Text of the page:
Pictured at the GITEX Global 2021 trade show in Dubai, (from left) Yahya Aqel, co-founder and CEO of Aumet, MENA’s largest B2B healthcare marketplace, Mok, and Mahmoud Adi, founding partner of local VC Shorooq Partners, which just celebrated its 4th anniversary.

13. What’s a book, TV series, movie or music album you’ve recently discovered?

Squid Game has a few parallels to the startup world. In the seed stage of a startup, there’s actually a lot of confusion – if you don’t know what to do or make the wrong move, it can be fatal. This is similar to the ‘green light, red light’ game – you make a wrong move and you’re shot. By the end of it, 50% of the players are dead. Likewise, about 50% of the seed startups we invest in will fail.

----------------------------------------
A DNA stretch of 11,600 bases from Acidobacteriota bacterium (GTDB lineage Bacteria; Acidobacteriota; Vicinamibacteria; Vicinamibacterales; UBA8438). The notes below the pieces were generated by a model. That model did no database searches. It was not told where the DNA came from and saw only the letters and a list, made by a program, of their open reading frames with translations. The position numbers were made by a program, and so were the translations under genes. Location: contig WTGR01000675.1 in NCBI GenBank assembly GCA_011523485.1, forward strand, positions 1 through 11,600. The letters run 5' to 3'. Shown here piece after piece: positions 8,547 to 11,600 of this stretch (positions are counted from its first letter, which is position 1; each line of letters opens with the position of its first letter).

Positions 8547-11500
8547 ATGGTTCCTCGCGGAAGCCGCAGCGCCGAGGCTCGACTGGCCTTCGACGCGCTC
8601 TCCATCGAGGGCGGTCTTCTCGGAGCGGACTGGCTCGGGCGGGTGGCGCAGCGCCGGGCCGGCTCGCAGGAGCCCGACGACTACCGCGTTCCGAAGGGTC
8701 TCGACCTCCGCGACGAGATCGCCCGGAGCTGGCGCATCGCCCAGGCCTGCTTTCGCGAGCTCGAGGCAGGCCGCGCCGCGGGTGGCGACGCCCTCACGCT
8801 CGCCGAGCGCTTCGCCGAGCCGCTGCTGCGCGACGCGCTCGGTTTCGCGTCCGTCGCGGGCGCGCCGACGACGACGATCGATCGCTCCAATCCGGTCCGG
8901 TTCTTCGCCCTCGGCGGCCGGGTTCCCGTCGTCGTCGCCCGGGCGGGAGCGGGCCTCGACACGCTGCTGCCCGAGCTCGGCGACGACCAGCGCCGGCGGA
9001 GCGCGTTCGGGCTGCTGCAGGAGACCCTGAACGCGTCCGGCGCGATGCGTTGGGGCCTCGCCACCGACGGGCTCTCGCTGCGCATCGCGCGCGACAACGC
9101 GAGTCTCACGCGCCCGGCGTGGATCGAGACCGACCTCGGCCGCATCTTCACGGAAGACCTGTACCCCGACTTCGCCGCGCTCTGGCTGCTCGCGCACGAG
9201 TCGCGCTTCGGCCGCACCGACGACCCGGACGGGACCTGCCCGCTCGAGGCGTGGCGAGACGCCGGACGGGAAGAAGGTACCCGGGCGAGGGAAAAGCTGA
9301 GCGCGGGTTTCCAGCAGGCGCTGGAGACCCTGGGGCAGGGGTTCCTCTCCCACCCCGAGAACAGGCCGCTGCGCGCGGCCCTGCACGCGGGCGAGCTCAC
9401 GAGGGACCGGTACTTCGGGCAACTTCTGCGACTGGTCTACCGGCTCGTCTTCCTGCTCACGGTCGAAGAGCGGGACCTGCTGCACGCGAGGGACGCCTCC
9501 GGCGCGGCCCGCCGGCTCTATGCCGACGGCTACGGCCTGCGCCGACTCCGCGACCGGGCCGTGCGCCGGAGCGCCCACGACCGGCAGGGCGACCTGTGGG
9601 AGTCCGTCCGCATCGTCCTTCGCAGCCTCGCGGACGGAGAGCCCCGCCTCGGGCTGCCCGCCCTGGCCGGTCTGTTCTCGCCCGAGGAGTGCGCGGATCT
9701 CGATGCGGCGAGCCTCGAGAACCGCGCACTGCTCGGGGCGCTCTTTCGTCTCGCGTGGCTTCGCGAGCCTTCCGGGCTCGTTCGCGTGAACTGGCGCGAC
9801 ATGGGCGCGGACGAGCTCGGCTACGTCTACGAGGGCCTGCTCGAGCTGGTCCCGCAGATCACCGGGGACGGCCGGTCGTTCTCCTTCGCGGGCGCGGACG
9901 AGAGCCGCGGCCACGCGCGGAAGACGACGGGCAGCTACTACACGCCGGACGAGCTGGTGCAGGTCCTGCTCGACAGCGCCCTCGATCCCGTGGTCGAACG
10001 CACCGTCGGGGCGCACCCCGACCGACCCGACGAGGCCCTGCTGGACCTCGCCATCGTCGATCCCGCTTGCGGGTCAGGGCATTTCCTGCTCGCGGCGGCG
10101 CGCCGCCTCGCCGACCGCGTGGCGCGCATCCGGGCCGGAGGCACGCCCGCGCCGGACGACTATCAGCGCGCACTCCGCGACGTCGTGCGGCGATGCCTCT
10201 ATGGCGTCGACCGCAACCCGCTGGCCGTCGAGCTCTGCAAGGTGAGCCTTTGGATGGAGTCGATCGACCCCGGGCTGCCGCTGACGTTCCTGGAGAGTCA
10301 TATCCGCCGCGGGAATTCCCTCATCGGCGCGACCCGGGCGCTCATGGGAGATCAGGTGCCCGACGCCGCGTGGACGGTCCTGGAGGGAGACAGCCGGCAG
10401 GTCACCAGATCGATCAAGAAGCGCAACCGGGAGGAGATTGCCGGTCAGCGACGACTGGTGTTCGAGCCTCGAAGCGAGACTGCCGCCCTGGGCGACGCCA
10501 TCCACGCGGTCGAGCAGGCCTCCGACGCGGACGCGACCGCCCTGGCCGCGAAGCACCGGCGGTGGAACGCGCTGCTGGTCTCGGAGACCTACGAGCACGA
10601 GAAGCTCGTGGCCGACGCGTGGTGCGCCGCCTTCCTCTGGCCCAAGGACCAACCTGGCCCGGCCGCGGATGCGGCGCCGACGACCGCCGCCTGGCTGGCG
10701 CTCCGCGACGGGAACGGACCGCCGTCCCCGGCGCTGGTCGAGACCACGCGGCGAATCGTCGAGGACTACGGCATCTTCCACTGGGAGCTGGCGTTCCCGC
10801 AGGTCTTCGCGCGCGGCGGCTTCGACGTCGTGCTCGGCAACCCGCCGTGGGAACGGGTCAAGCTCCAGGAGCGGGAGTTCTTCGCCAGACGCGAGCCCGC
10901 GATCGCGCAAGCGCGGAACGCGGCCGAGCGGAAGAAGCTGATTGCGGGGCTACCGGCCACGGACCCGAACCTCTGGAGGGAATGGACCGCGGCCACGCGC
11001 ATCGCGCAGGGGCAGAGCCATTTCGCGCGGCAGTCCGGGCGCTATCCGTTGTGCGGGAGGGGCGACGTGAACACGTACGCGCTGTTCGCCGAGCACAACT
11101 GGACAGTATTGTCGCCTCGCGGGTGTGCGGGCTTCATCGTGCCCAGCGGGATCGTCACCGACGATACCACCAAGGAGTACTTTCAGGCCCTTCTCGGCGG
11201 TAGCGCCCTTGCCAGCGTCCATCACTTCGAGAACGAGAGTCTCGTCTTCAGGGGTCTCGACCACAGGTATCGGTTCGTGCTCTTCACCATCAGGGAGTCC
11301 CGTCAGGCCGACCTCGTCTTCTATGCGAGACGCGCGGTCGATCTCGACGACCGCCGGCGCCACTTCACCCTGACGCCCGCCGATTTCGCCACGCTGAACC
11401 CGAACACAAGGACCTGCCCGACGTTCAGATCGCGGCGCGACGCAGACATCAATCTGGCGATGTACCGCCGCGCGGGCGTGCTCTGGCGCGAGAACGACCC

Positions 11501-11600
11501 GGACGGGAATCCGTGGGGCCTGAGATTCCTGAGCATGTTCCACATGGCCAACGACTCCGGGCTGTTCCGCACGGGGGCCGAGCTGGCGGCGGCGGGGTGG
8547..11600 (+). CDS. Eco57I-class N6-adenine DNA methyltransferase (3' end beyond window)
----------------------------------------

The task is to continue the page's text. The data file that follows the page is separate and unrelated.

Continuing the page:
In phase two, after startups have raised their series As – that’s very similar to the ‘tug-of-war’ game. The CEO is in front: he has to make sense of the situation and give commands to the troops. The CTO is all the way at the back because he has to support the company with very good products and technology. In Squid Game, there was this old man who came up with the tug-of-war strategy. He is the VC.

In the third phase, when you are an established startup and a big player, it becomes a winner takes all situation. This is similar to the ‘marble game’, where players had to figure out who was going to take all the marbles. In Internet companies, the network effect means big players just get bigger and bigger. The number one company will control 80% of the market.

14. What’s the weirdest pitch you’ve heard? Weirdest place you’ve been pitched to?

A businessman had seen a mannequin in Taiwan that is frequently seen in Asia to redirect traffic around construction sites. He thought that was the best thing since sliced bread and his pitch was about bringing the mannequin to the US. That was the weirdest pitch.